Immersive technologies are closer to a marketer’s dream than most people realize.
Last year, the IAB reported that more than a quarter of Internet users worldwide now have ad blockers turned on. Once highly effective techniques, conventional methods of advertisement such as celebrity endorsements and bandwagon tactics are no longer enough to attract or maintain the attention of consumers. To stand out, marketers need to create an emotional relationship with the brand, by taking consumers on an interactive experience where they’ll perform or witness an engaging set of actions. This is called “experiential marketing,” and it has become increasingly popular over the past couple of years due in large part to the rise of immersive entertainment.
It’s all about the experience
From Red Bull and Snapchat, to Porsche and Google, pretty much every Fortune 500 company have given it a go at one point or another. Experiential marketing works because it creates a one on one interaction between the brand and consumer, as opposed to a simple, passive exchange of information. It’s fun, surprising, sometimes even shocking. Most importantly is that, if done correctly, it will always imprint a strong, lasting impression on its audience because they’ve “lived” it instead.
The limiting factor is the distribution – these events are expensive to put together, and the reach is limited, since it involves genuine interaction. That’s why most of these experiences are recorded and broadcasted on YouTube or Facebook to reach a global audience. Only a handful of the target market audiences are in the right place at the right time to actually experience it, while most people witness the experience from the outside.
I believe that VR and AR are the ultimate medium to distribute experiential marketing campaigns at scale. VR & AR tick all the boxes for a successful experiential campaign: they take your customers on an interactive journey, create one on one interactions with the brands, and build a long-lasting memory.
However, because they are digital, VR & AR experiences are significantly easier to distribute. Instead of letting a few customers experience the brand and broadcasting the results to others via video or the web, immersive technology allows everyone to experience the promotion from the comfort of their own homes, in arcades, at the mall, or during events. The engaging advertisements could be tailored for different customer segments, or different countries, creating even better, more tailor-made experiences for each demographic. They can also be updated regularly with new content or offers so that brand can stay ‘top of mind’. The budding format has all the advantages of real interactions, but none of the drawbacks.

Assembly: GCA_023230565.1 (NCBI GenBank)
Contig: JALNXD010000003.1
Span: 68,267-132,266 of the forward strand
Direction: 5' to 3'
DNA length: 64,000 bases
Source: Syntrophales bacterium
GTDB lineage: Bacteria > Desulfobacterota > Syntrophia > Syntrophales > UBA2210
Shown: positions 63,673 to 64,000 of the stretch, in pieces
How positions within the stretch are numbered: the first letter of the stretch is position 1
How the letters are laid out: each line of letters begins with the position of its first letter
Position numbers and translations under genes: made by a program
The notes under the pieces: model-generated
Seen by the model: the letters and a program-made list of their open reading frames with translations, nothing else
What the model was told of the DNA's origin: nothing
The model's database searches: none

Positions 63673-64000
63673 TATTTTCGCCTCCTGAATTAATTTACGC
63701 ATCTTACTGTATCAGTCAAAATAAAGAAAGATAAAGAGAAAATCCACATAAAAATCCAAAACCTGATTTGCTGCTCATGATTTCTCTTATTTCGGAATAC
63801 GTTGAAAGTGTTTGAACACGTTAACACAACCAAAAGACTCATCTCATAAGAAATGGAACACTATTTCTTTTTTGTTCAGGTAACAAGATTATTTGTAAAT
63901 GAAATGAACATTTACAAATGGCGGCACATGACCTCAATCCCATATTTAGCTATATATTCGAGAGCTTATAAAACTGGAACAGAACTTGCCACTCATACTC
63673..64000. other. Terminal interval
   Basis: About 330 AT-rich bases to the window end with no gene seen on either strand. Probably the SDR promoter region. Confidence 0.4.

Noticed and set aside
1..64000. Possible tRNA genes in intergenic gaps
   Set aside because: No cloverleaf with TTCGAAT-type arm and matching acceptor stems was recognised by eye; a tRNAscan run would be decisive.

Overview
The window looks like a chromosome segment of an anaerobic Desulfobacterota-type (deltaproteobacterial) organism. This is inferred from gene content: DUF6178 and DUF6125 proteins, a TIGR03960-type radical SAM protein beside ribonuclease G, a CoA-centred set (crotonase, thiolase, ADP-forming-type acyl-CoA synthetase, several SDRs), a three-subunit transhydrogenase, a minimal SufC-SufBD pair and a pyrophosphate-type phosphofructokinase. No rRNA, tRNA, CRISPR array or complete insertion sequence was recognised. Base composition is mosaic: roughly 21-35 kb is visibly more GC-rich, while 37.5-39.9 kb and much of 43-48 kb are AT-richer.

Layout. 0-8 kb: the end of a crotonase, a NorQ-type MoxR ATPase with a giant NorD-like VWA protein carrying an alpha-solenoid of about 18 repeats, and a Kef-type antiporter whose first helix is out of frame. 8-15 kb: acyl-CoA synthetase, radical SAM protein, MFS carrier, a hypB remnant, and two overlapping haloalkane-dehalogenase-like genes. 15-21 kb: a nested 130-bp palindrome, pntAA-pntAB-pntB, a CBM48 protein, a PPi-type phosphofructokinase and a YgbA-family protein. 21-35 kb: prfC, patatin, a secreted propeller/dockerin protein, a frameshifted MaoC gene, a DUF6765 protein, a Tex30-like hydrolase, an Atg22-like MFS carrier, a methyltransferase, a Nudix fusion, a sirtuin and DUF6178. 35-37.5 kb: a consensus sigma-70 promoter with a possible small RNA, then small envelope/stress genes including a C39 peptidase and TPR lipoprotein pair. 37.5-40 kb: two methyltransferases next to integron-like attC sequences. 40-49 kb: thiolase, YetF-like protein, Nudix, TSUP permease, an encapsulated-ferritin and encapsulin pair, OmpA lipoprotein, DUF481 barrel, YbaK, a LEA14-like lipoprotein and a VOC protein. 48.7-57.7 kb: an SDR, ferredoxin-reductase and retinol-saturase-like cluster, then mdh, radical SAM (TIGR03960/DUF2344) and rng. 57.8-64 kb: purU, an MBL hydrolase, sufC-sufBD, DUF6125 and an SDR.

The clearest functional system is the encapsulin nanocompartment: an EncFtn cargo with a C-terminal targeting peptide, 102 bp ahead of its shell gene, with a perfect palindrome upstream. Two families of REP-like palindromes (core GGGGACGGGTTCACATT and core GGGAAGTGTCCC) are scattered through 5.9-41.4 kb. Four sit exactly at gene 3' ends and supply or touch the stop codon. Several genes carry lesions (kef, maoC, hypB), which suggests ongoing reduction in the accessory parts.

An excellent example of this used in VR is the Boursin Sensorium 360 VR Experience, a creative advertisement from the popular cheese brand which takes their consumers on a sensorial journey across the ingredients necessary to make their product. This is a great example of how the technology can be used to provide an advertising experience that would be impossible to recreate in a real world environment.
An example use-case scenario on the AR front comes from City Social, a cocktail bar in London that developed the first-ever AR cocktail menu. Customers at the bar can experience the history of each of the drinks via augmented story-telling – delivering a unique experience to patrons that’s not only entertaining, but informative as well.
A scalable model
Not without its share of hurdles to overcome, today the cost of development on most of these experiences are still fairly high. There remains friction within the distribution as brands need to market their own personal experiences for users to download or stream in order to access. An updated form of experiential marketing is needed in order to drastically cut development and distribution costs of VR & AR marketing to an effective level.
I believe that interactive product placements are the low hanging fruit of experiential marketing in VR. Instead of being a standalone app, the experience is actually an interactive model of their product, or an object related to their brand. These models can be designed from scratch, or better yet, scanned directly into a 3D – therefore making them relatively cheap to produce as the technology matures. They can be static, or allow for basic interactions, such as touch, grab, share, or buy. A simple, but powerful one on one interaction that customers will surely remember.
Because they are light, these placements will be natively integrated within other VR and AR apps – such as games, entertainment, or social apps – leveraging their existing audience. To ensure that the placements are relevant to the content, platforms will allow owners to filter the type of advertisers which are allowed to appear in the experience. You can imagine cans of Pepsi in RecRoom, or a Samsung branded tablet in Bigscreen.
These placements create a short but memorable experience with a level of interaction simply not possible in conventional 2D videos. That interactivity has been shown to increase product tangibility and incentivize purchases. The amount of views these placements receive could even be monitored via gaze-tracking, so advertisers can understand how people are consuming the experience.
At the end of the day, it is all about ROI, and it feels like for the first time, marketers will soon be able to distribute and quantify the performance of their VR & AR experiential marketing efforts at scale – all within a timeframe that could be much smaller than you may think.